by James C. Sherlock
The Centers for Medicare & Medicaid Services (CMS) on Wednesday released its latest annual hospital quality rankings .
Only 10.4% of the rated hospitals in the country were awarded the top ranking of five stars. Of Virginia’s 74 rated hospitals, 13 received that top ranking. Almost 18%.
Nationally, 28% received one of the top two rankings. In Virginia, 58%.
As a whole, Virginians are exceptionally well served.
By Hospital System. Categorized by system and with computed system hospital averages, the system ranking is here, sorted, like the individual hospitals, descending from best to worst.
By Region. See here. Northern Virginia, with all of its hospitals 5- and 4-Star rated, may be the only region of its size in the country that can make that claim.
Regional wealth or poverty, and the attractiveness of the location to staff and management still matter. Especially management.
The new rankings show significant changes. We’ll take a look.
UVa Medical Center and Inova Fairfax, each enormous, and handling a large percentage of very tough cases. Both landed 5-star quality ratings.
So did the Salem Veterans Administration Medical Center and Critical Access Hospitals in Giles and Shenandoah counties, run by Carilion and Valley Health respectively.
Three Inova hospitals and two Sentara facilities are on the 5-Star list.
It’s nice to see HCA’s John Randolph Medical Center in Hopewell on the 4-star list. Well done in a tough location to which to recruit talent. It gives the beleaguered citizens of Petersburg, with 1-star Bon Secours Southside Medical Center in their city, a nearby quality option if they know how much better it is and can get to it eight miles away.
The 2-star hospitals of some big name systems need to step up their games.
The three hospitals in the Fredericksburg/Spotsylvania region are not up to standards.
The other 1-star is Ballad’s Russel County Hospital in Lebanon.
Race, poverty, location and management. It doesn’t go unnoticed that hospitals in two of the Blackest cities in the state, Franklin and Petersburg, both now Bon Secours facilities, are poor and bad respectively. They were bad when Bon Secours took them over.
The half White/half-Black populations of Danville and Martinsville are poorly served. But Hopewell, with the same demographic split as those two cities, has an excellent hospital courtesy of HCA.
And the Ballad hospital in nearly all-White Russell County is terrible. Richmond and Roanoke have both excellent and poor hospitals.
So it’s somewhat of a wash on race.
Rather than the color of the patients, discrepancies in hospital quality appear to be about money and location.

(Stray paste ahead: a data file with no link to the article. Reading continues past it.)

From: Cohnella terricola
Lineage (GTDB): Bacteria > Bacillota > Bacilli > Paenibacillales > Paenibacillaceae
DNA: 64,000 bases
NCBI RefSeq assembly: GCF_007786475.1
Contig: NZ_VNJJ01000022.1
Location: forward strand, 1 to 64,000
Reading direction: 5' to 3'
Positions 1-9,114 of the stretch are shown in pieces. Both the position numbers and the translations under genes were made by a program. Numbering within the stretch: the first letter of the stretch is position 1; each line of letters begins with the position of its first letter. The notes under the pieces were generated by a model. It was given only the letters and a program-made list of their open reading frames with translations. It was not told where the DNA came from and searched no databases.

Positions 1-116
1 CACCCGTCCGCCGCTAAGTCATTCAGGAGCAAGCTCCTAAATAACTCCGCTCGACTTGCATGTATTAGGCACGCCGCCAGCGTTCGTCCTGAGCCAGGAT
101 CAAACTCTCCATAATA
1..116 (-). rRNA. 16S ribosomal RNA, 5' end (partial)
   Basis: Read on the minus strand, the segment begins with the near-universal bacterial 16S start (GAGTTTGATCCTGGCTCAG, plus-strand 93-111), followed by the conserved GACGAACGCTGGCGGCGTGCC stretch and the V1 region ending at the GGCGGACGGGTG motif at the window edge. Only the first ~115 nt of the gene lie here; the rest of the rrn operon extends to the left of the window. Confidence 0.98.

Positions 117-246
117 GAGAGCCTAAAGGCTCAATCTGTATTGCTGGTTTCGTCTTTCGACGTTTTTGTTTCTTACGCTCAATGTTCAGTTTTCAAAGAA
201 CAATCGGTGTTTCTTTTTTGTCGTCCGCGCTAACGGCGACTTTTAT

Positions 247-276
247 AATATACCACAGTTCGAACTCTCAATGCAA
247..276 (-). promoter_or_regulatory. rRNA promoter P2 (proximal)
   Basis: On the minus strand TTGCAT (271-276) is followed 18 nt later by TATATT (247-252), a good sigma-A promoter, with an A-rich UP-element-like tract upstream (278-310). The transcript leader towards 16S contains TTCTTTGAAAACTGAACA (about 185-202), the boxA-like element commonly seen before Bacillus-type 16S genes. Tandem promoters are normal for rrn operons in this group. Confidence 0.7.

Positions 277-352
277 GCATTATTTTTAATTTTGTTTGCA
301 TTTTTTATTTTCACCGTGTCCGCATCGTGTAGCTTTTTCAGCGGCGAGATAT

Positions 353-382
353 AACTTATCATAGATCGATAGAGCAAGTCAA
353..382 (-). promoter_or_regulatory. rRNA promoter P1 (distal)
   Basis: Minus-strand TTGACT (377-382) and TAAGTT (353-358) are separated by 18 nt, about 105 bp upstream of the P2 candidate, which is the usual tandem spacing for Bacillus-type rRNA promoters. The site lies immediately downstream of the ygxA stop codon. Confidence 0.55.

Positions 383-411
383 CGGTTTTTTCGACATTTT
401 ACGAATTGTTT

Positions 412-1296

- Some are in Northern Virginia;
- Some are in urban areas outside of Northern Virginia with a mix of rich, middle class and poor patients;
- Others are in areas where the patients are poor and recruiting staff is tough.
In all three cases, management counts. Some do well and some don’t in each environment.
Hospital Systems. Inova has been the best hospital system in Virginia and one of the very best in the country as long as I have been studying these things. I’ve looked closely at Inova’s boards, management and operations. It is astonishingly well-run.
Its hospitals are also in inner Northern Virginia, greatly easing recruiting and with a wealthy overall population.
Centra has done extremely well. Congratulations to them and the cities of Lynchburg, Bedford and Prince Edward they serve. Those are much harder places in which to excel than Inova’s perch in some of the richest jurisdictions in America.
Valley Health has stepped it its game, as has VCU Health and Novant. Independent Augusta Health is always excellent. Arlington County can be justifiably proud of its county-owned Virginia Hospital Center.
Sentara has done very well, better than in earlier years, marred only by 2-star Sentara Halifax in South Boston.
As a retired military officer, I am proud of the VA Hospitals in Salem and Hampton. They have come a long way.
The overall performance of HCA’s system in Virginia is not what we, or they, are used to seeing. Expect changes at their Pulaski and Spotsylvania campuses.
Bon Secours, Ballad, LifePoint and Mary Washington have a lot of work to do.
SOVAH’s facilities in Danville and Martinsville, combined for rating purposes as SOVAH Danville, remain dreadful.
Bottom line. There are some improvements and some sliding backwards in the new rankings. But overall what we expect to see every year, we see in this one.
Running a high quality hospital is hard. The management teams of Virginia’s hospitals do it better than most.
It’s harder if the hospitals are located in places where physicians and nurses are less likely to want to live and work and the patients are poor. Unlike sports, poor teams do not get high draft choices.
But some facilities in less attractive locations pull it off. The rest, and perhaps the state, can take lessons from those who do.
But overall, great job.
Updated Jul 28 at 9:55 to add regional view.